CHARLEBOIS: Ideology should not drive the plastic elimination agenda

Policy should aim to create a level playing field for all while being based on scientific evidence

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A federal judge recently declared the federal government’s decision to classify plastic items as toxic as both “unreasonable and unconstitutional.” This ruling has created further regulatory uncertainty for the food industry as it struggles with its reliance on plastic.

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While waste disposal is primarily a provincial responsibility, the classification of plastic items as toxic played an important role in allowing the federal government to move forward with banning certain single-use plastic products. These regulations, set to take effect on December 20, will effectively ban the sale of plastic checkout bags, utensils, food service items, stirrers and straws in Canada.

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In the decision published last week, the Federal Court found that federal law could not apply a generic toxicity label to a broad category of products made from plastic because it was considered overly broad. Essentially, this ruling highlights the diversity of plastic materials, as not all plastics are the same.

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For Environment and Climate Change Canada (ECCC) and Minister Steven Guilbeault, this ruling is a lesson in the consequences of allowing doctrine to guide Cabinet decisions. As a result, an appeal is likely to take place.

However, the food industry’s battle to reduce its reliance on plastic is far from over. The industry recognizes the need for change and adaptation to align with our shared sustainability goals. However, many noted from the outset that the federal government’s approach to climate and plastics not only exceeded provincial jurisdiction, but was also ideologically motivated and often lacked practical logic.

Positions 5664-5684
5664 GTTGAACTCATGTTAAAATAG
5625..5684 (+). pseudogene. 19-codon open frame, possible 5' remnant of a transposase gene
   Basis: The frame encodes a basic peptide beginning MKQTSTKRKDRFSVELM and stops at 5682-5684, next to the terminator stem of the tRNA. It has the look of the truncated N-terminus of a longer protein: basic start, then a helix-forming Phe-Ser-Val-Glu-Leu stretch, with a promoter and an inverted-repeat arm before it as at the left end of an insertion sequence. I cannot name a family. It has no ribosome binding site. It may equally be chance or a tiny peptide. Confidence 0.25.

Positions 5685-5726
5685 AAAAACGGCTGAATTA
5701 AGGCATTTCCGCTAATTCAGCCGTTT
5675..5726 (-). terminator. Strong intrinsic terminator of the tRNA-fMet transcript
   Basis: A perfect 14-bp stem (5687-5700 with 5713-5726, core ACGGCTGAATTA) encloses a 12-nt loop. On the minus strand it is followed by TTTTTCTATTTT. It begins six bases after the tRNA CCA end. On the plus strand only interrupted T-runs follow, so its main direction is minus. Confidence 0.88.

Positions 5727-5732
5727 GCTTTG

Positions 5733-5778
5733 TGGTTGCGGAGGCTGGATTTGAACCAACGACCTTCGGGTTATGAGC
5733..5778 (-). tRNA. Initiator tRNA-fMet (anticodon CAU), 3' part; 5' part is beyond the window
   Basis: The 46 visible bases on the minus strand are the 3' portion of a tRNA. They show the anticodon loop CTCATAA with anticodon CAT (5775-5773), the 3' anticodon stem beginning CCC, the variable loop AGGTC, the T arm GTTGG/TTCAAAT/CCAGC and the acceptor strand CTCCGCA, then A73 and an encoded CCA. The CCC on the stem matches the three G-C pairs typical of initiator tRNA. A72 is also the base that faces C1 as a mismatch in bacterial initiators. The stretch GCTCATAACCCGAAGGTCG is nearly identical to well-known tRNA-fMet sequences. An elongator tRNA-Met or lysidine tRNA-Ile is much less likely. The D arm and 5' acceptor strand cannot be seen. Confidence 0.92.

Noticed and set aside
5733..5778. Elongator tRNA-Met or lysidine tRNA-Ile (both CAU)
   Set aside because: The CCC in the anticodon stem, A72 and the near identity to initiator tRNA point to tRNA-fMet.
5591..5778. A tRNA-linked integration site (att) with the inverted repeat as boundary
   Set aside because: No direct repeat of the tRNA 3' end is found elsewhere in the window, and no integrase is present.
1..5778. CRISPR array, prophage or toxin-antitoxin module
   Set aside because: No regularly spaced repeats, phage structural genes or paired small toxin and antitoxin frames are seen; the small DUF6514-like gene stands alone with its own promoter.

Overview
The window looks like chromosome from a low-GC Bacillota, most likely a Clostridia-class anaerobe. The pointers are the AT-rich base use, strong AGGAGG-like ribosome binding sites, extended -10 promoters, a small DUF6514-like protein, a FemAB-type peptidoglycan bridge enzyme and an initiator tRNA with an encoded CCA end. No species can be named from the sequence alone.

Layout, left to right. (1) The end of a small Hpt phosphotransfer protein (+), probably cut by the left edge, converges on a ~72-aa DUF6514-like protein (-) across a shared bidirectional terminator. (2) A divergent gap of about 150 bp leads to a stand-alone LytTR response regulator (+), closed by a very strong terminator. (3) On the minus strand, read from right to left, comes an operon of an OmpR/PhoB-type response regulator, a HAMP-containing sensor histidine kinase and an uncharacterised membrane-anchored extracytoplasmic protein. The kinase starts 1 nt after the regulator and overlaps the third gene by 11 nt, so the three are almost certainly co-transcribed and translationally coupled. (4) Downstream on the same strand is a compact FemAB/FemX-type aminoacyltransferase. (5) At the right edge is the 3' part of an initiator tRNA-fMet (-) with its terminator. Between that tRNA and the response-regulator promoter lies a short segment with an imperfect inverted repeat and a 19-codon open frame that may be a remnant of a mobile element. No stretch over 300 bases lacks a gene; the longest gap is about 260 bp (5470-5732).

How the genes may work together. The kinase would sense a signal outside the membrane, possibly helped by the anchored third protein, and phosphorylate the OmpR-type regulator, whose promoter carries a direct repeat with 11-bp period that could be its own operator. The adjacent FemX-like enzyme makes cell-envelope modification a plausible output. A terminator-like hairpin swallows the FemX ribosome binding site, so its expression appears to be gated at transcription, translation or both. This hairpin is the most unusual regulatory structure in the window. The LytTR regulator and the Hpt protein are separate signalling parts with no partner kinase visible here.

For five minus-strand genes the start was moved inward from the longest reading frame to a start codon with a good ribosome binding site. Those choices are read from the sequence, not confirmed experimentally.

The impact of phasing out plastics in the food industry could be profound, particularly in terms of our access to fresh produce. Canada imports about $7 billion worth of fruit and $3.5 billion worth of vegetables annually. International trade plays a critical role in ensuring affordable food for Canadians. While we export our food worldwide, we also rely on global markets for our livelihoods. Therefore, the economics of food packaging are of enormous importance both domestically and internationally.

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Surprisingly, many foreign suppliers supplying products to Canada are not yet aware of our political orientation and its potential impact. Over the years, several food manufacturers, including Nestle, have exited the Canadian market for various reasons, leading to the withdrawal of some brands. Our policies could further alienate key suppliers that support our health and sustainability goals.

A few years ago, a comprehensive analysis led by Dr. Martin Gooch, a well-known supply chain management and food waste expert in Canada, said ineffective packaging could potentially lead to an increase of nearly half a million tonnes in food loss and waste compared to current levels. This would be worth $2.5 billion. It is important to emphasize that this forecast is on the conservative side.

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The greatest losses are particularly likely for perishable goods that are prone to damage or require special packaging. Plastic packaging plays a critical role in extending the shelf life of products that are sensitive to ethylene, a natural ripening agent produced in fruits and vegetables. Take carrots, for example, which can be affected by ethylene emitted from neighboring produce, resulting in reduced shelf life, altered appearance and diminished flavor. A decline in the attractiveness of products at the retail level ultimately leads to lower consumer interest.

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Replacing plastics won’t be easy, but it can be done. A comprehensive approach to eliminating plastics takes into account the diversity of plastic materials and requires the active participation of provinces and cities in this endeavor. The federal government’s approach was controversial and, more importantly, it was patronized and frowned upon by various interest groups that wanted to make a positive contribution to environmental efforts.

Furthermore, the government must recognize that our food industry operates within a larger system that includes partners outside our borders. Significant changes to our packaging policies can and will impact our nation’s food security. Plastics have made it easier to transport food over long distances, ensuring freshness and safety while minimizing waste. While all companies strive to make a positive contribution to the environment, they also value competitiveness. Policy should aim to create a level playing field for all while being based on scientific evidence.

Especially at a time when food prices are a major concern for many, ECCC must proceed with caution. While eliminating plastics from our lives is a laudable goal, it is important to treat industry stakeholders and Canadians with respect and recognition of their intelligence.

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